How do we lead fulfilled lives? What is the meaning of life? What is our purpose? What happens after death? Why is there something instead of nothing? These are a few of life’s existential questions. We believe that asking the big existential questions is our minds’ way of bringing our attention to our core longings for love, learning and play, just as thirst and hunger are our bodies’ way of bringing to our attention our need for drink or food. Meaning-making is an essential part of what it means to be human. Robert Kegan, the Harvard psychologist, writes in The Evolving Self (1982) that “it is not that a person makes meaning, as much as that activity of being a person is the activity of meaning-making.” Meaning-making is a compulsion, an imperative, rather than something we choose to engage in. Part of the reason we’ve created so many stories, tales, myths, philosophies, religions, and worldviews is to abate the dread that envelops us when we confront the big questions.
Regardless of the type of meaning or purpose, meaning is the product of the process by which we try to understand and come to terms with our environments, our realities, and find ways to better interact with and live in them. Religions, philosophies and traditions are all part of humanity’s effort to understand how to live a good life full of meaning and purpose. Indeed, all human endeavors are attempts at meaning-making. The earliest human and hominid remains show signs of meaning-making activity, such as art and symbolic artifacts. This meaning-making is a powerful concept that, more than any other, explains the entirety of human history and the rich diversity of human thought.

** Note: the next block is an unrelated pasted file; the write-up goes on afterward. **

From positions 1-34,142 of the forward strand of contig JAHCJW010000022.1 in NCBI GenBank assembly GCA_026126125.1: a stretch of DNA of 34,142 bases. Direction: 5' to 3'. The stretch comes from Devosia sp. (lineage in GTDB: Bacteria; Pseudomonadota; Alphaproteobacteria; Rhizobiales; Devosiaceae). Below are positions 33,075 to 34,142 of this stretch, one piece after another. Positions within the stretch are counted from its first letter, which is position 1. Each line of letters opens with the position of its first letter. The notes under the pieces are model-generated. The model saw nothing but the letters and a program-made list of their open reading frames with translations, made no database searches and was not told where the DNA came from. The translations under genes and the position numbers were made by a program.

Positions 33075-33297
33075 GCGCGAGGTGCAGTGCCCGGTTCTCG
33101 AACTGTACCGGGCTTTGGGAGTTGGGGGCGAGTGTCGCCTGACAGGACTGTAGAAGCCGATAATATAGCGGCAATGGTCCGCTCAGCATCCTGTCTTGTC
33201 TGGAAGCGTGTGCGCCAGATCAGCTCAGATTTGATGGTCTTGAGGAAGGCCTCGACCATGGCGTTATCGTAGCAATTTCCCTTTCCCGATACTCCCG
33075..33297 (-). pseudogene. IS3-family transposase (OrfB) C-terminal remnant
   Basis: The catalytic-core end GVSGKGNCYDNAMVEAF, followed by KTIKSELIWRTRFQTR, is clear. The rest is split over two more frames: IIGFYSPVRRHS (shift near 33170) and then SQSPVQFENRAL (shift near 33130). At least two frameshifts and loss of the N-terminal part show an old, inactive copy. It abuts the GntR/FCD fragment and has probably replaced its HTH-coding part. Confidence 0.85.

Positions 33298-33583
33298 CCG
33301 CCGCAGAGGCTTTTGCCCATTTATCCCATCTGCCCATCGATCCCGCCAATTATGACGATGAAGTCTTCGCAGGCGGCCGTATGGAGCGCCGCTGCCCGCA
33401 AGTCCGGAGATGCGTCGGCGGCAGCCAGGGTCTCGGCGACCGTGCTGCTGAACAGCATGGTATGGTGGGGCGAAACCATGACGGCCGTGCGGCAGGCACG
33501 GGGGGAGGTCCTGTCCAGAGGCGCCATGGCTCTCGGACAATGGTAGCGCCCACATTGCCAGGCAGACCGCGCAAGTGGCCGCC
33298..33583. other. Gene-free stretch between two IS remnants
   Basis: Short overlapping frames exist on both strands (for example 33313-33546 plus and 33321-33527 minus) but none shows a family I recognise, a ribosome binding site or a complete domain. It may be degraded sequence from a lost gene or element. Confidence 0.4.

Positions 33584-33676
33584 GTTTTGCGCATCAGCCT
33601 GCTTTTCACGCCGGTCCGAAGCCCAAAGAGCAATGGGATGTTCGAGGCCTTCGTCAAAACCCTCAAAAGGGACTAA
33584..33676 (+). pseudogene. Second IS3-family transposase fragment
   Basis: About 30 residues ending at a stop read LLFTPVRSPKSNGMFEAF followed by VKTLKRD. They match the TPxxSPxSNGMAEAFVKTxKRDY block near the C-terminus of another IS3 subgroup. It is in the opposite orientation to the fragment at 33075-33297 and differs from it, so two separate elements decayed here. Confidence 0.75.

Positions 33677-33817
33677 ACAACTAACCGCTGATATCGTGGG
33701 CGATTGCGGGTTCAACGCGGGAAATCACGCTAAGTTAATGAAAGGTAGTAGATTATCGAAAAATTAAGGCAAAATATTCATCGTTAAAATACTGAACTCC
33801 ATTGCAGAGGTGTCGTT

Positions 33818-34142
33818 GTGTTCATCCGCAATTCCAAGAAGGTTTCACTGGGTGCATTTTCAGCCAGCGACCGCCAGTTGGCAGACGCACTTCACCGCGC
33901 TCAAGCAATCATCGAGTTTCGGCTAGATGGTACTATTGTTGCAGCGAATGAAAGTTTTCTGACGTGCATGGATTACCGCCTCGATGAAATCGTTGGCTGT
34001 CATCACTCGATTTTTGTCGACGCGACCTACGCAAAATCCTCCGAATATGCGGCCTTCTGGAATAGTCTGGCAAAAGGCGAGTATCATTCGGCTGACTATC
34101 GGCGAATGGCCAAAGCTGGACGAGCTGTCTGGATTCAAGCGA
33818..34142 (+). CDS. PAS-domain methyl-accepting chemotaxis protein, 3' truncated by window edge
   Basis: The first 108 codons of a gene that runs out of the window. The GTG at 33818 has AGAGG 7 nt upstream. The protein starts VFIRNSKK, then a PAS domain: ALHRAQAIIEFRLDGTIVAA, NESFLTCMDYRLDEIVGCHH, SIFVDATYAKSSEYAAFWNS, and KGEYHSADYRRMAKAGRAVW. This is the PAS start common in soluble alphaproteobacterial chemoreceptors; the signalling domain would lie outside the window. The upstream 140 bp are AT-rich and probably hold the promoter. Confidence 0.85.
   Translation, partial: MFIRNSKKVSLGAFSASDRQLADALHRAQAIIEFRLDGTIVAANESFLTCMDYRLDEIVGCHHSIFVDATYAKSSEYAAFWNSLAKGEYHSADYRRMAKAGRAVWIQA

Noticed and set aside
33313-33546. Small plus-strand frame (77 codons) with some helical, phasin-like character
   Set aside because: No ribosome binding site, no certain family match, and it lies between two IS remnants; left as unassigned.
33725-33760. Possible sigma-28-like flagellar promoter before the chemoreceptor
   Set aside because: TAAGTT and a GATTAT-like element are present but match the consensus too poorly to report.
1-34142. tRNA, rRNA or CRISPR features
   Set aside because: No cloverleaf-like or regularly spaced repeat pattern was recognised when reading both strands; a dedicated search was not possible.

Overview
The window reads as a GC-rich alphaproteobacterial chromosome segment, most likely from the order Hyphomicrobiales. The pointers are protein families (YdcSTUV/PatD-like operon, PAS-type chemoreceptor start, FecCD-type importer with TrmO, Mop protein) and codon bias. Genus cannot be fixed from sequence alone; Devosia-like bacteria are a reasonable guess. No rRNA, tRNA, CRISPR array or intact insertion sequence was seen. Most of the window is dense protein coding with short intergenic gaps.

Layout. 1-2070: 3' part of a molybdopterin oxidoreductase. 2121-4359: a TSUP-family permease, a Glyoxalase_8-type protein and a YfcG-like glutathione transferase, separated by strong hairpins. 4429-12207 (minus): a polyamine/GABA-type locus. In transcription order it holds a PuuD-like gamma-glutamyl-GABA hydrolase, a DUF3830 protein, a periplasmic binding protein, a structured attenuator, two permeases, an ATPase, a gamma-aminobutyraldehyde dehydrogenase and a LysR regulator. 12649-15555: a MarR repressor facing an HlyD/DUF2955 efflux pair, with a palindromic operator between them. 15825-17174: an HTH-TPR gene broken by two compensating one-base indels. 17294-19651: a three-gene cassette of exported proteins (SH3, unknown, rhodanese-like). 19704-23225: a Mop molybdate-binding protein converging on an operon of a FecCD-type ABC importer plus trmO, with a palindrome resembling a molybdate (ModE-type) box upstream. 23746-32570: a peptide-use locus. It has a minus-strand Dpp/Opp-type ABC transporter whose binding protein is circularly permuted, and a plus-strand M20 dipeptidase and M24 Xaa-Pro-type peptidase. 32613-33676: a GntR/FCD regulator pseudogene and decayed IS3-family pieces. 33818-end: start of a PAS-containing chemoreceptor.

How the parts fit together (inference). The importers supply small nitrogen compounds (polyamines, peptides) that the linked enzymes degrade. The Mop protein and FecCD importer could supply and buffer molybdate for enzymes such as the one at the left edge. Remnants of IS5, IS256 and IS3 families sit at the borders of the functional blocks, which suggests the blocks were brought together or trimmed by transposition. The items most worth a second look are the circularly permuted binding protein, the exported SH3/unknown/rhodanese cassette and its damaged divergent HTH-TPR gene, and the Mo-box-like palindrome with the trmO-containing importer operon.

“As far as we can discern, the sole purpose of human existence is to kindle a light of meaning in the darkness of mere being.”
“Meaninglessness inhibits fullness of life and is therefore equivalent to illness.”
“The Absurd is the product of a collision between our human desire for meaning and the blank, indifferent ‘silence of the universe.’ Here we are: poor creatures desperately seeking meaning in a seemingly meaningless world.”
“What one man calls God, another calls the laws of physics.”
“Life has no meaning. Each of us has meaning and we bring it to life. It is a waste to be asking the question when you are the answer.”
“Don't let us forget that the causes of human actions are immeasurably more complex and varied than our subsequent explanations of them.”
“[Religion is] an audacious attempt to perceive the entire universe as a humanly significant system of order.”
“We are predisposed to see order, pattern, and meaning in the world, and we find randomness, chaos, and meaninglessness unsatisfying. Human nature abhors a lack of predictability and the absence of meaning. As a consequence, we tend to “see” order where there is none, and we spot meaningful patterns where only the vagaries of chance are operating.”